So apparently, the Harissa spice is quite popular but it seems I've been living under a rock because I didn't know about it until I started researching for my food blog! But I am so glad to have come across this delicious, aromatic spice. It is quite popular in the Northern part of Africa, orginating from Tunisia. But most of the dishes I've seen it used it are Moroccan but nevertheless, it is still popular in meals in the northern region.
The spice is very quick and easy to make. One of the things I like about it is the heat (although if you're not a fan of that much heat you can vary to recipe by using less chilli). I also love the smell of the different spices, specifically the caraway seeds &cumin. I also love that it can be used for a lot of dishes- from stews to soups, as a dip and also can be used as a marinade for meats or fish. I do love a versatile spice! I used it as a marinade for grilled chicken and it tasted absolutely delicious. Honestly making and using this spice has got me gingered to try out my own recipes using it. As I do so successfully, I will post on there! So watch this space ☺️
In this blog, I will be giving you a 2 in 1 recipe- the recipe for the powder form and also the paste form. Honestly, there is not that much work between both, once you've made the spice in the powder form, there's just 1 extra step to turn it into a paste as you will see in the recipe below. I used the paste form for my grilled chicken.
Before we get into the recipe, just to give a little bit of history behind the spice. Harissa comes from the Arabic word harasa which means 'to pound' or to 'break into pieces'. Well in my case, my food processor did the pounding/breaking lol. Like I mentioned earlier, it originated from Tunisia but popular amongst and enjoyed by other Northern countries like Algeria and Morocco. It is said to have originated after the Spanish occupation in Tunisia which introduced Chillies in Tunisia and later on Harissa came about by Tunisians.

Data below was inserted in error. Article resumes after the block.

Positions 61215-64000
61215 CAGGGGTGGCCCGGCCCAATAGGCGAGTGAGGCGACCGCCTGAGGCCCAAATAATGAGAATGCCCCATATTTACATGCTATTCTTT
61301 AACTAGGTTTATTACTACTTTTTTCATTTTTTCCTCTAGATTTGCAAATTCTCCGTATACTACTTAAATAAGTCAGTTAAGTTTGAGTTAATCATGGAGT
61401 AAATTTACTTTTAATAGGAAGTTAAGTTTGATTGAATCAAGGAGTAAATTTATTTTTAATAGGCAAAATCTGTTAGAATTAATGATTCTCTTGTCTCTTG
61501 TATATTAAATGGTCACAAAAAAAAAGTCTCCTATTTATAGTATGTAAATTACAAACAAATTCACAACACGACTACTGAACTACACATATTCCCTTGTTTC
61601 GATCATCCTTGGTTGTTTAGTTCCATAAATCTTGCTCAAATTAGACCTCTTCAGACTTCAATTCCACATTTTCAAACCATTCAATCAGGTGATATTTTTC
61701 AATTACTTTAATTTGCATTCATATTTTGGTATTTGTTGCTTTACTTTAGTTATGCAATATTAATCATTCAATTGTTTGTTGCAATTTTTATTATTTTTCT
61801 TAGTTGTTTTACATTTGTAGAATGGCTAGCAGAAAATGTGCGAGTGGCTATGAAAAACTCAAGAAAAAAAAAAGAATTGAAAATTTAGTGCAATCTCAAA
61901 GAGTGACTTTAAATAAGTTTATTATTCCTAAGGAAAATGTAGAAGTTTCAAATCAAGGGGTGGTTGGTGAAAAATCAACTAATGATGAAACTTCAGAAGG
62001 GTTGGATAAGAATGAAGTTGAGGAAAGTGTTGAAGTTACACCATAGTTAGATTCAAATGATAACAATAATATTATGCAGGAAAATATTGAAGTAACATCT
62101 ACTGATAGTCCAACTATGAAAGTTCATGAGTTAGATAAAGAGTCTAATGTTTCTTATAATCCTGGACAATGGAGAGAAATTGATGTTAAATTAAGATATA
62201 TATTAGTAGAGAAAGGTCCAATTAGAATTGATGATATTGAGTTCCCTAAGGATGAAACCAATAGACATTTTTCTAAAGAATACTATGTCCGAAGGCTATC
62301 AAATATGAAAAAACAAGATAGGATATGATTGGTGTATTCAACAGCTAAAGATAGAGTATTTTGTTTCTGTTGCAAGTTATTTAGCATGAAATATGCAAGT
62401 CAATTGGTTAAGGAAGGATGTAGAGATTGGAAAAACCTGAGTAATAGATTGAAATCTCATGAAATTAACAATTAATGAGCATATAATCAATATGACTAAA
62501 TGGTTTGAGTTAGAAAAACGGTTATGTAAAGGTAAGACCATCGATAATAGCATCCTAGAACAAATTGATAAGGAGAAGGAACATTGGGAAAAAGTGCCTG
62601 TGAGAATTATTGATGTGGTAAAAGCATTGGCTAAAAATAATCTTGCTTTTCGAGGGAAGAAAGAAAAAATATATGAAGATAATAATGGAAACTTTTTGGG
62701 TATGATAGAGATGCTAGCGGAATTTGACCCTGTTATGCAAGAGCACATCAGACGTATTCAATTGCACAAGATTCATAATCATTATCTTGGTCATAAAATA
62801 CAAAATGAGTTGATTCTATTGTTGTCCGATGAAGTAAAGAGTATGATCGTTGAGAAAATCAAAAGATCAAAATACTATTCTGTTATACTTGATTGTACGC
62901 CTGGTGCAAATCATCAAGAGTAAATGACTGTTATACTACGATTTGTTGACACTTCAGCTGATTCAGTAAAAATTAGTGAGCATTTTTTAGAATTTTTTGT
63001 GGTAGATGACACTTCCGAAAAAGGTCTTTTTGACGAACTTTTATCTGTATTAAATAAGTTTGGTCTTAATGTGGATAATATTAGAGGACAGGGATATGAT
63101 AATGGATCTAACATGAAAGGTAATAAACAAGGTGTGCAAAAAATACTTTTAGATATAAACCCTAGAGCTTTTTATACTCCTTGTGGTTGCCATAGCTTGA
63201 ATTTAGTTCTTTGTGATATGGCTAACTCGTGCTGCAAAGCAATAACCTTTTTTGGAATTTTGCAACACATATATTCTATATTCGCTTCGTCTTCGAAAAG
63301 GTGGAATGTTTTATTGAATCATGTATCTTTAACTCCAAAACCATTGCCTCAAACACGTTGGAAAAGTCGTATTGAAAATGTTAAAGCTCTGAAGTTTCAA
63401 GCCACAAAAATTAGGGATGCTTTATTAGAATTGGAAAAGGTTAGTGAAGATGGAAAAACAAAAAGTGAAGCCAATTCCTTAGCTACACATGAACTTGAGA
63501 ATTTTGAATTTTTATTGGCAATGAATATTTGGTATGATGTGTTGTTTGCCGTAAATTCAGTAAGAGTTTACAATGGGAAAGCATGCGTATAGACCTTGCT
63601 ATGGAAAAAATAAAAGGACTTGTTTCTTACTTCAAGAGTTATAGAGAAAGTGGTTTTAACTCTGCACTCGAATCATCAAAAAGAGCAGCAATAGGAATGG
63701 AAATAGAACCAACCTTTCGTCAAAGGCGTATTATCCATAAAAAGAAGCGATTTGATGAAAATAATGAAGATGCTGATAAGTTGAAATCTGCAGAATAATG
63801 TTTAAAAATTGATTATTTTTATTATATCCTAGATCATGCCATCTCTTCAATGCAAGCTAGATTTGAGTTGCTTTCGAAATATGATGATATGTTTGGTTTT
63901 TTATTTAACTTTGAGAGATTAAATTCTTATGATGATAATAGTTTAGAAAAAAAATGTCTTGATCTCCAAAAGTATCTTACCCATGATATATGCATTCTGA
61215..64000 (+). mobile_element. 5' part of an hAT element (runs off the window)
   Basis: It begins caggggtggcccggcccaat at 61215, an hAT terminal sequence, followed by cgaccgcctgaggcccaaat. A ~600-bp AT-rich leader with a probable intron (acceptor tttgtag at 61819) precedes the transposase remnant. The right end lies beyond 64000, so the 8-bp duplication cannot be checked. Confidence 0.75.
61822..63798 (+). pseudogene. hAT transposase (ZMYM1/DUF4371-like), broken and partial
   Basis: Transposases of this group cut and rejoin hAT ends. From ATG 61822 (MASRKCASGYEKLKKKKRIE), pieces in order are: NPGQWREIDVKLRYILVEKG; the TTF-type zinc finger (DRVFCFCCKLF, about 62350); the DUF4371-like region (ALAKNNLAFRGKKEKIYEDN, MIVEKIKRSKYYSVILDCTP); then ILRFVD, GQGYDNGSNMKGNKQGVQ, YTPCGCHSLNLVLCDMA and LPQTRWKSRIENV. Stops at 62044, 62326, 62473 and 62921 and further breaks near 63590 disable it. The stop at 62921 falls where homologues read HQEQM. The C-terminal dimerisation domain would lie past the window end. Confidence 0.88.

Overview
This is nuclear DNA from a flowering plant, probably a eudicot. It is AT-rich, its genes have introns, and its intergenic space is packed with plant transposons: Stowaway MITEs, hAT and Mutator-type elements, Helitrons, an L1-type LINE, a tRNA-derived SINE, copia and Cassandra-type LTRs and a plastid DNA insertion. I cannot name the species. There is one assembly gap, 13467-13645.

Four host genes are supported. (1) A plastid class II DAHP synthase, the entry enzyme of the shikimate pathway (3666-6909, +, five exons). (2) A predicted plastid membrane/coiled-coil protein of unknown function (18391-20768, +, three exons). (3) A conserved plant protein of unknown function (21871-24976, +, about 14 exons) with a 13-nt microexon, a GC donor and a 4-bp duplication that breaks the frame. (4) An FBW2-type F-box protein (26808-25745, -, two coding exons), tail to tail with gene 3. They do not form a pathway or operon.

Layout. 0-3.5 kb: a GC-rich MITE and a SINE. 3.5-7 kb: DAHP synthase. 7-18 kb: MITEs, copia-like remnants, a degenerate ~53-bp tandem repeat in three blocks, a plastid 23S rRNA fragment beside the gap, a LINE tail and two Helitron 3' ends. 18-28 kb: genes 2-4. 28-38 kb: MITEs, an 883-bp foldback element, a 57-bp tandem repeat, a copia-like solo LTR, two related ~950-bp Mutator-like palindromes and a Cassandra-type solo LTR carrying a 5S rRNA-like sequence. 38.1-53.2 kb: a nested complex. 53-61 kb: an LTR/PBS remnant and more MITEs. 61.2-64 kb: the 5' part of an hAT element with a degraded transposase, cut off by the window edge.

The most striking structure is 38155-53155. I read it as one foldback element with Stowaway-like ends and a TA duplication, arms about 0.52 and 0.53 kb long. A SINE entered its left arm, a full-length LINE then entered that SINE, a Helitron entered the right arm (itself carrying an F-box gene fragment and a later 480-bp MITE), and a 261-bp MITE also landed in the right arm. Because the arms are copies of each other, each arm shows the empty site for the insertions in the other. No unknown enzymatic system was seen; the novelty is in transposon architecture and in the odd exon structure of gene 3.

Harissa is made up of these components- chillies, spices, salt (and oil, if you're making it as a paste- the oil helps to preserve it). If you're not a fan of heat, you can reduce the amount of chillies used in this recipe to suit your taste- so it doesn't need to be fiery for you to enjoy it. Now, let's get into the recipe.
This will make about 1 and 1/2 cup worth- so it will be a lot to keep you going!
- Cumin seeds: 6 tsp
-Coriander ground (or seeds): 6 tsp
-Caraway seeds (also known as Shahi Jeera): 1 & 1/2 tsp
-Dried chilli: 12 tbsp chopped (I used Chili de Arbol but you can also use Guajillo dried pepper/ New Mexico Chili)
-Smoked Paprika (or Kashmiri chilli powder): 6 tsp
-Salt: 3 tsp
Note, the recipe can also be made with fresh chill
- 3 Garlic cloves
-3 tbsp Olive oil
-6 tbsp of harissa powder
-2 tbsp lime (optional)
-Pan- for roasting seeds
-Spice grinder/ Coffee Mill
- Put the pan on medium heat ready to roast the seeds. First add in the caraway seeds, stir as you roast. After 1 minute, add in the the Cumin seeds and continue roasting together until they become fragrant. (If you're using coriander seeds, add this in as well and roast).
-After roasting the seeds, set aside in a bowl to cool.
-Chop/cut the dried chillies using scissors and set aside. A quicker way than chopping/cutting would be slightly blitz it in the spice grinder.
-In the spice grinder, pour in the roasted seeds and chilli and blend together. Do this in batches.
-Mix the smoked paprika, ground coriander and salt to blended spices & chillies- and that's it! Pour the powder into an air-tight container and use as needed. (See below for how to turn it into a paste)
-In the food processor/belnder, add 6 tbsp of the harissa powder mix, garlic and olive oil and then pulse. You can also add in the 2 teaspoon of lime juice but this is optional.
-Store in a container and place in the fridge.
Check out the reels section of my Instagram page for a quick video showing the process here.
Any questions, feel free to send an email or message on any of my social media platform.